Yoga and my toes

I’ve been meaning to write about this for ages, and I’m finally taking time for myself today, which means in part two posts to this blog. Although I didn’t do much yoga immediately after Elena was born  (the year before and the first year of my illness), I used to do lots of it — both when I was healing from a repetitive strain injury in 1997-2001, and during my first pregnancy and after my son was born in 2003.

So when I decided to tackle being ill in the fall of 2007 under the assumption that I had another repetitive strain injury, one thing I started trying to do when I had time was a little bit of yoga. Imagine my surprise when I couldn’t even touch my toes (I am normally very flexible). I had little time to think about yoga, and did not connect the problem to my illness (I thought perhaps I was just getting older). But I was very pleased when I discovered in January that my old flexibility was back — it seemed a clear sign that things were heading in the right direction.

Now, I have seen very clearly over the years since I first took up yoga in 1997 that it can help with healing and wellbeing. So when I renewed my determination to take my healing into my own hands in January, I made the switch from massage (a passive physical form of healing) to yoga (an active physical form of healing). I ambitiously visited the level I/level II class at a nearby studio, and that was both a big mistake and exactly the right thing to do.

The studio I visited, Yoga on Centre, turned out to be a true gem. I’ve always said you can find at least one of everything good in Pittsburgh. You may not get choice, but one is usually enough, and in this case, it’s more than enough. The teachers at this studio are very knowledgable, and they practice a type of yoga that’s well suited to healing – iyengar yoga. They quickly steered me to a less energy-intensive, restorative class, which I found very relaxing and helpful.

Given how helpful the yoga was in a class setting, and how great the teachers were, I decided to try taking the yoga home with guidance. I arranged a private session with one of the instructors (I’ve now met with her twice privately) and got her advice on a practice that I could do before bed each night, and in the morning upon waking up. It was also on her advice that I shifted my sleep schedule to be asleep before 10 each night.

The yoga practice I do is intense and restful both, and I truly believe that it is helping my body to process and respond to my illness. It’s a big time commitment, but I think that it helps prepare me for sleep and for healing. The sleep itself seems to be more effective when I start sleeping earlier, and indeed I have found that I almost never nap, and during good weeks often wake up after only 7.5 hours feeling rested, now that I go to sleep earlier. It also helps that my husband has sacrificed his sleep to ensure that I am never interrupted at night by our kids, who still do not sleep through the night.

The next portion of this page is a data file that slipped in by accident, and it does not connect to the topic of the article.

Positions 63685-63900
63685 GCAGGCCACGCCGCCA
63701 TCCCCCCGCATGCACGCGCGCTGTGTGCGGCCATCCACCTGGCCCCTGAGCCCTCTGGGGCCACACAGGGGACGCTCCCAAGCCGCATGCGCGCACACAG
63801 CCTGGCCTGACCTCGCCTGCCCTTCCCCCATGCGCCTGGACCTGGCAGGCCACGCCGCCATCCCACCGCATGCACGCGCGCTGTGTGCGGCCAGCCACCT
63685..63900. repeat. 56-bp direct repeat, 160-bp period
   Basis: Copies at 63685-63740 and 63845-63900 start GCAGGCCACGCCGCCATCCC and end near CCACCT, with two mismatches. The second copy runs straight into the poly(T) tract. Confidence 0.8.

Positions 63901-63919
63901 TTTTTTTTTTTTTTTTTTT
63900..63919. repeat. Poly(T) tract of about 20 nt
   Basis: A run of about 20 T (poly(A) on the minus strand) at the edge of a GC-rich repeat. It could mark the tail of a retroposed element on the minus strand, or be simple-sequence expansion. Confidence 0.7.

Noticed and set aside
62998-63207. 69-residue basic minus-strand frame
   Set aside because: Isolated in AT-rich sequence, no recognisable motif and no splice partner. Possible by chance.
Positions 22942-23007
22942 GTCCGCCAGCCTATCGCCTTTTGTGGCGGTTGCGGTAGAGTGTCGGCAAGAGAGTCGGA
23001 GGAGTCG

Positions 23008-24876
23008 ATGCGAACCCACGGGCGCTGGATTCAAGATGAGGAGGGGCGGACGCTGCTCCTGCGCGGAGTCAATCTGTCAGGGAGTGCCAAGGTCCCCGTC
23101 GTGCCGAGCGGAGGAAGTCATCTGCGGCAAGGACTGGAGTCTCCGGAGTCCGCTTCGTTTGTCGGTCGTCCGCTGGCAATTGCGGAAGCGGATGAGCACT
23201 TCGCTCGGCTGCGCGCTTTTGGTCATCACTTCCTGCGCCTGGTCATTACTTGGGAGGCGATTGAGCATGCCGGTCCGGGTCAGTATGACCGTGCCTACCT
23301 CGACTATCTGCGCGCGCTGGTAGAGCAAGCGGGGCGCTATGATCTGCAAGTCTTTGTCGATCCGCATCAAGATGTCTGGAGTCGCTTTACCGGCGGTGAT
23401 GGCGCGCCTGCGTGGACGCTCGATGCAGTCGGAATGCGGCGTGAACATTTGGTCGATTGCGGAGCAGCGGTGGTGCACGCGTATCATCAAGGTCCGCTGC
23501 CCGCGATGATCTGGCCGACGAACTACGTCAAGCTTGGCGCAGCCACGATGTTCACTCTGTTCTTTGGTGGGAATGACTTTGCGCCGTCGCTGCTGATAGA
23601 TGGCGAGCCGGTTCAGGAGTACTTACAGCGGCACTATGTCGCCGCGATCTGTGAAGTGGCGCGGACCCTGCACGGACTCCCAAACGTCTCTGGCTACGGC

So, sleep and yoga are my most consistent and helpful daily adulations to health.

6 thoughts on “Yoga and my toes

  1. Hi. Nice blog–it sounds a bit like where I’ve been lately, although my kids are a bit older. I was just wondering what kind of practice you came up with–as in which asanas were most suited for healing. Any suggestions? Thanks :)

  2. At the time I wrote this, I was focused on pranayama, and supported restorative poses like setubanda and supported shoulder stand. But I think that poses are very specific to the individual and your best bet is to find a trained practitioner of iyengar yoga in your area.

  3. Hi and thanks for your blog…just found this post and it was very helpful. I got sick with lyme just a few months after finishing a yoga teacher training program, and have not been able to practice for several months. Or, I should say, I can practice, but then I pay the price for several days. It was helpful to hear that a focus on pranayama and restorative poses helped – I’ve been missing yoga terribly. Wishing you the best.

  4. A lot of time spent in supported shoulder stand (with a chair, bolster, etc) has also been beneficial. What form of yoga do you practice?

  5. I’m glad to see this post! I have very recently been diagnosed with Lyme, but have been sick for several months. I have found Yin and Restorative classes to be very helpful. If anyone out there doesn’t live in a location with many choices for yoga classes I would suggest buying a Yin or Restorative DVD. It makes a huge difference for me in that it decreases the muscle and joint pain considerably. I also found body-centered mediations, such as a body scan, to be very helpful.

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